As it happened: PM calls on Optus to pay for fresh customer passports; Labor says federal budget set to face $32b deficit – Sydney Morning Herald

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That’s all from us tonight, if you’ve just joined us, here are the biggest news events of the day:
And a court in military-ruled Myanmar sentenced Australian economist Sean Turnell to three years in prison for violating Myanmar’s official secrets act, and Foreign Minister Penny Wong slammed the conviction, calling for him to be released.
Thanks again for following along. Broede Carmody will be with you bright and early tomorrow morning to take you through the news of the day.
The government will work with First Nations Australians on how best to deliver the referendum to establish a voice to parliament, including how to make it accessible to Indigenous people.
Prime Minister Anthony Albanese told the voice working group in Canberra today that every member of his government was committed to implementing the Uluru Statement from the Heart.
“From the people around this room (to) everywhere I go in the country, I’ve got to say there is enormous goodwill,” he said. “This is an opportunity to lift the whole nation up. We have so much to learn from Indigenous Australians.”
Linda Burney has put the Indigenous Voice to parliament at the top of the government’s agenda. If the referendum is successful, it will change what it means to be Australian.Credit:Alex Ellinghausen
Indigenous Australians Minister Linda Burney, Special Envoy for Reconciliation Pat Dodson and Attorney-General Mark Dreyfus met with the referendum working group today.
Discussions focused on the timing of the referendum, refining the question to be put to the public and the information needed to help the referendum to pass.
While a date for the referendum has not been set, it is likely to be held in 2023.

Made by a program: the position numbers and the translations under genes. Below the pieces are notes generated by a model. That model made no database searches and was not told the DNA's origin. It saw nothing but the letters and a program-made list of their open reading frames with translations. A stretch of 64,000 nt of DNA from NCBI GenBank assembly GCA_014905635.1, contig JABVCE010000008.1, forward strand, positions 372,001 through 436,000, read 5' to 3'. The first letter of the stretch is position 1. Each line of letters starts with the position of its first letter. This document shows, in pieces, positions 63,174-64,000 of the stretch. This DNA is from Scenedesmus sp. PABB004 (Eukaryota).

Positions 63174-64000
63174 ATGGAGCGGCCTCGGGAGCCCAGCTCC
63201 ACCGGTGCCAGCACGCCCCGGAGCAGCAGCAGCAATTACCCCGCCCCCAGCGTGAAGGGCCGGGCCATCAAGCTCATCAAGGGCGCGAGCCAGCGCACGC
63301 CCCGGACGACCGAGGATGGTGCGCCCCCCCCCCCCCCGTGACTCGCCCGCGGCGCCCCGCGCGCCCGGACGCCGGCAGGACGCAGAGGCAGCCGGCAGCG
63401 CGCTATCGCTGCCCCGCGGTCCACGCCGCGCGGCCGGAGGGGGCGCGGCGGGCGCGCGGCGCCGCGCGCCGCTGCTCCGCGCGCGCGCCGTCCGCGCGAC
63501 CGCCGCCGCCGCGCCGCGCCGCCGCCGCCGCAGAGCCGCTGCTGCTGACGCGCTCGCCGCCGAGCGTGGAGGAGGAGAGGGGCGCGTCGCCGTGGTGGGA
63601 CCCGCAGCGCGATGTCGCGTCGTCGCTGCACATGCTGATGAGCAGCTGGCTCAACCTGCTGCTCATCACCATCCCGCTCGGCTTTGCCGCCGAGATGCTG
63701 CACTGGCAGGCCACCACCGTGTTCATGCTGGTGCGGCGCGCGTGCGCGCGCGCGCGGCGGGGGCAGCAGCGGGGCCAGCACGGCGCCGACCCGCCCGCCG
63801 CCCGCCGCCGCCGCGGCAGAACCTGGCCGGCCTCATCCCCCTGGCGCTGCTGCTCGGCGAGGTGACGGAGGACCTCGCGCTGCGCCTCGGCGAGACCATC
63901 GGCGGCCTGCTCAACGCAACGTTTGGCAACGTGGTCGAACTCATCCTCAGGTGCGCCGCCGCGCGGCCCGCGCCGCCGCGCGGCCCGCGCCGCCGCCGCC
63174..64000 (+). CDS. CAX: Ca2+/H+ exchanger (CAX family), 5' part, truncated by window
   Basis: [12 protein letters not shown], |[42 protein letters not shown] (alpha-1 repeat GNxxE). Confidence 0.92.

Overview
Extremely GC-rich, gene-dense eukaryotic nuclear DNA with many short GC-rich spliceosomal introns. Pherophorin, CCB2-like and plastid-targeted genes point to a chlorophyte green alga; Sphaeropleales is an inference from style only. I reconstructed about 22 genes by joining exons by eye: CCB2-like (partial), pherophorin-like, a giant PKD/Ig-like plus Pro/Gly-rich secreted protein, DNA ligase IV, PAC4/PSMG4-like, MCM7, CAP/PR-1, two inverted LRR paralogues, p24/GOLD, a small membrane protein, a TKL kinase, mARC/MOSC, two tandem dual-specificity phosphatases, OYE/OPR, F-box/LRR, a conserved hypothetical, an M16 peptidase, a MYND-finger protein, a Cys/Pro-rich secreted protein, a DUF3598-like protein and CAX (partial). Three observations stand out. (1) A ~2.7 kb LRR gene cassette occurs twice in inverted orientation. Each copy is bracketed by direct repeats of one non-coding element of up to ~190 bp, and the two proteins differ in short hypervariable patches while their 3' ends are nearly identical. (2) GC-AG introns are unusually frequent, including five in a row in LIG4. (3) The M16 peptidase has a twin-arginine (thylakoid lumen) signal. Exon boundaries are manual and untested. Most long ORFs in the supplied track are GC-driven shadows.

Albanese said he recognised there is a risk to holding the referendum.
“If we don’t have a referendum, then by definition it won’t succeed,” he said. “The risk has to be balanced up with the certainty of failure if you don’t try.”
The group also discussed the design of the voice, including that the body provides independent advice and is made up of First Nations people based on the wish of local communities but it will not have a program delivery function or a veto power.
A constitutional expert group to advise on the referendum will also be established by the government.
The West Australian government has restricted the purchase of nitrous oxide gas canisters – also known as “nangs” – to people over the age of 16.
The reclassification by the Therapeutic Goods Administration of the gas to a schedule 6 poison also requires labelling of warnings against inhalation of the nitrous oxide gas inside the canisters.
Under these new regulations, in effect from Thursday, any sale of nangs to someone under the age of 16 would breach the Medicines and Poisons Act 2014, which carries with it a maximum penalty of $30,000.
Nitrous oxide is often sold in small metal canisters.Credit:Rob Brewer/Flickr
Health Minister Amber-Jade Sanderson said the efforts were put in place to protect young people whose brains were more vulnerable.
“These new restrictions will make it much harder for young people to get their hands on these small bulbs of nitrous oxide,” she said.
“Physicians are seeing an increase in some chronic uses of nitrous oxide with some really significant neurodegenerative conditions.
“They are incredibly dangerous and poisonous, particularly for young brains that are still developing.”
Limitations to the number of canisters that can be purchased and times they can be purchased online and in retail are currently being negotiated with the industry.
Read more here.
Singapore: The Nobel Prize-winning former head of the Roman Catholic church in East Timor has been accused of sexually abusing boys during the country’s independence struggle in the 1990s.
The Vatican will investigate the claims made against Bishop Carlos Felipe Ximenes Belo in a report by Dutch news magazine De Groene Amsterdammer, its representative in East Timor said.
Bishop Carlos Felipe Ximenes Belo pictured at his home in Dili in 1996, the year he was a co-recipient of the Nobel Peace Prize.Credit:AP
The publication quoted two men who alleged that as teenagers, between the ages of 14 and 16, they were sexually abused by Belo at his residence in Dili and then paid money by the bishop.
“He knows that the boys have no money. So when he invited you, you came over and gave you some money,” the report quoted one of the alleged victims as saying. “But meanwhile you are a victim. That’s the way he did.”
Belo, 74, a revered figure in deeply Catholic East Timor who shared the Nobel Peace Prize in 1996 with current Timorese President Jose Ramos-Horta, hung up the phone immediately when approached by the magazine for comment.
But the allegations contained in the report would be investigated by the Vatican, said Marco Sprizzi, its representative in East Timor.